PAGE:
Furthermore, we measured the expression of genes associated with beige adipocytes. According to the previous paper [6, 23, 24], the four genes Cidea (cell death-inducing DNA fragmentation factor-α-like effector A), Ucp1, Prdm16 (PR domain containing 16), and Pgc1α (PPARγ coactivator 1α) were selected as markers for beige adipocytes. Cidea is a gene that encodes a lipid droplet protein to regulate triglyceride deposition in adipocytes. Prdm16 encodes a zinc finger protein and functions as a transcriptional coregulator to control the development of brown adipocytes. Pgc1α is a gene encoding a transcriptional coactivator and is defined as a master regulator of mitochondrial biogenesis. In the mesenteric adipose tissue, mRNA expression levels of Cidea, Prdm16, and Pgc1α in the trehalose group showed a tendency to be higher than those in the water and the maltose groups, although there were no significant differences (Fig. 8a). In the inguinal adipose tissue, the cidea expression level in the trehalose group was significantly higher compared to those of the water and the maltose groups (p < 0.05). Among the other genes, the Ucp1 expression level in the trehalose group was significantly higher than that in the maltose group (p < 0.05), but not in the water group (Fig. 8b).
Trehalose did not induce more severe fatty degeneration than maltose
We examined whether trehalose administration affected BAT, a representative heat-producing tissue. Since fatty degeneration of BAT was observed in the saccharide (trehalose or maltose)-administered groups, as shown in Fig. 9a, we compared the severity among the three groups by the histopathological method of fatty degeneration scores. In the water group, the BAT of all mice showed a normal structure and their fatty degeneration scores were zero. In contrast, both the trehalose and the maltose groups exhibited higher and varying degrees of fatty degeneration scores compared with those of the water group. However, the fatty degeneration score of the trehalose group was significantly lower than that of the maltose group (p < 0.05) (Fig. 9b).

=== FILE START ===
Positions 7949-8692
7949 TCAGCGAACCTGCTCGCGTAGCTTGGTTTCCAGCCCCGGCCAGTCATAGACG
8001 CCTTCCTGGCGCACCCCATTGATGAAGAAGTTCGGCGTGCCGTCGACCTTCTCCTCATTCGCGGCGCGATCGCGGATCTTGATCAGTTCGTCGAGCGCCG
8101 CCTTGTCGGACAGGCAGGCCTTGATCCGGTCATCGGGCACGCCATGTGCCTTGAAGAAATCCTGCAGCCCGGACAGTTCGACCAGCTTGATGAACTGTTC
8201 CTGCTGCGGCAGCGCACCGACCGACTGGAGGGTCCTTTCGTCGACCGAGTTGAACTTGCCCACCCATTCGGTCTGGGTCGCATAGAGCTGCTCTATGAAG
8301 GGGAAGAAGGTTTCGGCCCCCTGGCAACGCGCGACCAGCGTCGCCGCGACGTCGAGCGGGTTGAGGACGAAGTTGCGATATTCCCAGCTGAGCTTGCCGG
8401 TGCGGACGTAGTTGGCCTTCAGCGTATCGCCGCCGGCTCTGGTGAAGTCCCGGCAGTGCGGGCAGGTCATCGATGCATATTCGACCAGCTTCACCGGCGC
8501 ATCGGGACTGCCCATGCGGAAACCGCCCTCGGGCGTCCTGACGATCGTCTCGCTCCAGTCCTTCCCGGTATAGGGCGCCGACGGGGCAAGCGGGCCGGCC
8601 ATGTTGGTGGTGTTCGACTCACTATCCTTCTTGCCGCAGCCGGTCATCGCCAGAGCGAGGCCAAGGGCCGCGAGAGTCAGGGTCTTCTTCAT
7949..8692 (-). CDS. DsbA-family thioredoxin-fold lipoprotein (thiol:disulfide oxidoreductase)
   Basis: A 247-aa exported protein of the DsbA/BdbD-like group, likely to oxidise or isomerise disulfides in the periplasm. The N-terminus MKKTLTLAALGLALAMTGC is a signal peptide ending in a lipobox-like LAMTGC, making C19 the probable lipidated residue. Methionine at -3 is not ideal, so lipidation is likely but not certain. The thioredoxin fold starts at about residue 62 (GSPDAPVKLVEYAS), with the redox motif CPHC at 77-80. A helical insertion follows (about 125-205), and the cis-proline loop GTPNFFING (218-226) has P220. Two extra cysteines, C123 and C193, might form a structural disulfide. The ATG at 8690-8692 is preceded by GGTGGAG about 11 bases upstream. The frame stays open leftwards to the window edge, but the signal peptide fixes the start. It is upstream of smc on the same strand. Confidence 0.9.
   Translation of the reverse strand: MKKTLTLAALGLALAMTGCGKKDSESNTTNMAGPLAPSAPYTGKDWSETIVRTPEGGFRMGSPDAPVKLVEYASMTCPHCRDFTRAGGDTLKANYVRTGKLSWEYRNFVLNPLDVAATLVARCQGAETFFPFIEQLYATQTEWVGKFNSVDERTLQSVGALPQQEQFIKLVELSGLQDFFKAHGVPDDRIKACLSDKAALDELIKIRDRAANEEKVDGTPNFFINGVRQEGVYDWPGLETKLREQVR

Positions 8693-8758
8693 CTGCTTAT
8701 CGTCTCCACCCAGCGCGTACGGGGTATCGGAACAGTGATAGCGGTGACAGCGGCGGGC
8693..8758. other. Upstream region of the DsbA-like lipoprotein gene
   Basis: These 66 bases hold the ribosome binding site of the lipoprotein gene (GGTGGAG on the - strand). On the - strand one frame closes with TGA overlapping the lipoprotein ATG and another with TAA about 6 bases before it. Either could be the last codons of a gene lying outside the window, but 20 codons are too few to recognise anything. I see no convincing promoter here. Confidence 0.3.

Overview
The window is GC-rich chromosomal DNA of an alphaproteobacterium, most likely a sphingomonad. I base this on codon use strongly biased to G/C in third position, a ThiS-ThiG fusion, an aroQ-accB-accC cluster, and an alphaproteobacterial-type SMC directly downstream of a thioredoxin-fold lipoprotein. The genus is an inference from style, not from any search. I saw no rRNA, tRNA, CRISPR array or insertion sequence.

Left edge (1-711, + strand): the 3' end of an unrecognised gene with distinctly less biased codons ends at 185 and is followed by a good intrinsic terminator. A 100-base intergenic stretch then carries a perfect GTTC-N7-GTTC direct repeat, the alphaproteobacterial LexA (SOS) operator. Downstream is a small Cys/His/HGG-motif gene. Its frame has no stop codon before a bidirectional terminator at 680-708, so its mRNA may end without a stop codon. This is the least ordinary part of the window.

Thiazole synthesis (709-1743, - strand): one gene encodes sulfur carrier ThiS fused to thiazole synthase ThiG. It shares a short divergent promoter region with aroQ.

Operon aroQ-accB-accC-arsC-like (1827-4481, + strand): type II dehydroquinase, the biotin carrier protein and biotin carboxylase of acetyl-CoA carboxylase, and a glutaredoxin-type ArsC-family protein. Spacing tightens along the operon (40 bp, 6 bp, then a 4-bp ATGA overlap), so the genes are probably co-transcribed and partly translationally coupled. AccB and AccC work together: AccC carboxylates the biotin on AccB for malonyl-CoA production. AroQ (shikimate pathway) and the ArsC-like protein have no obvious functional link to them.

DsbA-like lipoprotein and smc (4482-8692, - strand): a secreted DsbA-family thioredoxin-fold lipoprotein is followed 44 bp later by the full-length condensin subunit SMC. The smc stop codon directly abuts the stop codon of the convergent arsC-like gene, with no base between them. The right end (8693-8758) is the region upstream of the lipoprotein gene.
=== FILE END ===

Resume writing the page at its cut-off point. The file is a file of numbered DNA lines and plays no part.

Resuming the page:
Trehalose had no effect on serum levels of FGF-21
FGF-21 is a circulating hepatokine that is a potential drug to regulate extrahepatic energy homeostasis and induce BAT activation or WAT browning. Therefore, serum FGF-21 levels were measured to investigate the possible involvement of FGF-21 in trehalose-induced browning. As shown in Fig. 10, the serum levels of FGF-21 were not different among the three groups.
In the present study, we demonstrated that drinking water containing trehalose with a normal diet significantly induced WAT browning in inguinal and mesenteric adipose tissues, with significant upregulation of the beige adipocyte-related genes Cidea and Ucp1. To our knowledge, this is the first report to evaluate the in vivo effects of disaccharide on WAT browning by immunohistochemical methods. We deduced that these effects resulted in elevated body temperature in the rectal region. Moreover, we found a strong correlation between the increase in the rate of UCP1 positive cells and the decrease in adipocyte hypertrophy, indicating that WAT browning is involved in the mechanism for the regulation of adipocyte size.